As October begins, TV re-discovers its interest in all things creepy.
It’s time for more “Chucky,” more “Halloween,” more vampires and zombies and such. For most networks, this is a seasonal blip; for AMC, it’s a way of life.
On Halloween of 2010, the network introduced the zombies of “The Walking Dead.” That’s continued for 11 seasons and several spin-offs. It returns now, to air its final eight episodes at 9 p.m. Sundays – each one followed by an “Interview With the Vampire” (shown here) episode.
This is “the largest and most significant effort we’ve ever embarked on,” network chief Dan McDermott told the Television Critics Association. “We’re building around the iconic works of Anne Rice. We purchased 18 books.”
Coming in early 2023 is “Mayfair Witches.” But first is “Interview,” starting at 10:06 p.m. on Oct. 2.
Rice’s novel had the young-looking Louis (Brad Pitt in the 1994 movie) telling a modern reporter about centuries of history, after he was turned by the domineering Lestat (Tom Cruise) in 1791 Louisiana.
There was also a vampire child, frozen in age: In the novel, Claudia was 5 … the age of Rice’s daughter when she died; in the movie, she was played by Kirsten Dunst, 12.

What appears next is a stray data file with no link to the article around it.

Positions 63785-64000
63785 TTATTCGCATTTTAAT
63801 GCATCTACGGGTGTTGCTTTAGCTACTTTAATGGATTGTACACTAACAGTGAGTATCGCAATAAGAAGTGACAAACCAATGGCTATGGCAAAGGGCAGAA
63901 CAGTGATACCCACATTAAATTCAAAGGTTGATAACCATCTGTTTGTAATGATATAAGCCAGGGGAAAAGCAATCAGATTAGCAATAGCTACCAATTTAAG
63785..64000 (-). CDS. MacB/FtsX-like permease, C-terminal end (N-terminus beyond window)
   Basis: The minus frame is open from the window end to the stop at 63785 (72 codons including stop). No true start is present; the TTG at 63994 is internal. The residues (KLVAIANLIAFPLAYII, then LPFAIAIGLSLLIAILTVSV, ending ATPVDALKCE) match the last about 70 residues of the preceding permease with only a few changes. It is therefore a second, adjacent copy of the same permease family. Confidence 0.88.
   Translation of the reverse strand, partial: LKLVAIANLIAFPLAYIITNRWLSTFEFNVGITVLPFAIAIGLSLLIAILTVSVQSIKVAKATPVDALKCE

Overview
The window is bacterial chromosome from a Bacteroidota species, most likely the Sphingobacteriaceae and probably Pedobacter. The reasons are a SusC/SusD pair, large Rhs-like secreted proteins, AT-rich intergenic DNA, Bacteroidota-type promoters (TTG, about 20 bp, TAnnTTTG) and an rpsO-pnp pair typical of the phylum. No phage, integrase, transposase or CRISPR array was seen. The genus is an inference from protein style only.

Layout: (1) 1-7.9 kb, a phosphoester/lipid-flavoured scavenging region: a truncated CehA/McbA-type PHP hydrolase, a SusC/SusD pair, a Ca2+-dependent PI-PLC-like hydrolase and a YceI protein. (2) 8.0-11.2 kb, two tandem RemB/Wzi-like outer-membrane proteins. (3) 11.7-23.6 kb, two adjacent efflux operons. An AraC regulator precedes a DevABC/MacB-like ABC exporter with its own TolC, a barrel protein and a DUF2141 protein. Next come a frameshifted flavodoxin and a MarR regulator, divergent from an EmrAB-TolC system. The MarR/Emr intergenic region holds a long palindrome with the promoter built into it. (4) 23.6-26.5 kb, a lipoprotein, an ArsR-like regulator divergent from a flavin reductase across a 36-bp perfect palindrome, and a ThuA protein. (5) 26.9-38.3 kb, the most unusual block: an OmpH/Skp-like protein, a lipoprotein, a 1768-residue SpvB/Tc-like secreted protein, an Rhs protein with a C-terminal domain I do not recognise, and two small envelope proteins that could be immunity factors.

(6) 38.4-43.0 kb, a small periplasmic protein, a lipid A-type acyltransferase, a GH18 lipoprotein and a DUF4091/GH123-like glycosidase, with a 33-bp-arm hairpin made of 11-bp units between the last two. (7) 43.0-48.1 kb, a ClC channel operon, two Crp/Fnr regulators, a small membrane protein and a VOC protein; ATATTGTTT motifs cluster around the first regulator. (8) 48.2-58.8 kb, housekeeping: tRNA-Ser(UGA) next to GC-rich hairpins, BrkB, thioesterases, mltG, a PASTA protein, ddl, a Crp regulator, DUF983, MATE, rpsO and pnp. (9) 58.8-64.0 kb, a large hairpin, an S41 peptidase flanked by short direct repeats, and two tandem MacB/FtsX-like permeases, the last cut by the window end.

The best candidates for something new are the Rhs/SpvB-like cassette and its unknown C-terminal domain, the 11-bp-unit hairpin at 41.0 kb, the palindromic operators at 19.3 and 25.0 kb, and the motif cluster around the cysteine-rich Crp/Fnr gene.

Now the mini-series makes fresh changes:
— Claudia is 14, a key age to be frozen at. “I have two teenage daughters,” said director-producer Alan Taylor “and it’s fascinating to thing what would happen if this phase … was extended for eternity.”
— She’s played by an actress, Bailey Bass, who’s 19. “There are some things in Louisiana, in terms of child labor laws,” that made it hard to cast someone under 18, said writer-producer Rolin Jones.
— Louis and Claudia are played by Black actors, Jacob Anderson (shown here with Sam Reid, who plays Lestat) and Bass. “We do touch on what it means to be … A Black child at that time,” Bass said.
— And “that time” was changed by more than a century. Louis’ tale now begins in the “Storyville” neighborhood of New Orleans in the 1910s.
Storyville – shut down when the U.S. entered World War I – was a pleasure zone. Prostitution and gambling thrived; so did music, with Jelly Roll Morton, “King Oliver” and a teen Louis Armstrong.
“Storyville is a time period that hasn’t really been depicted visually,” said Mara LePere-Schloop, the show’s set designer. “And it doesn’t exist any more.”
It’s a setting that resists stereotypes. “Interview” offers prosperous Black entrepreneurs, including Louis. It also offers some vampires who don’t reflect dreary cliches.
“My coffin is so Claudia,” Bass said. “It’s pink and has these ruffles. And it’s plush.” It reflects a good time to be young, Black and eternal.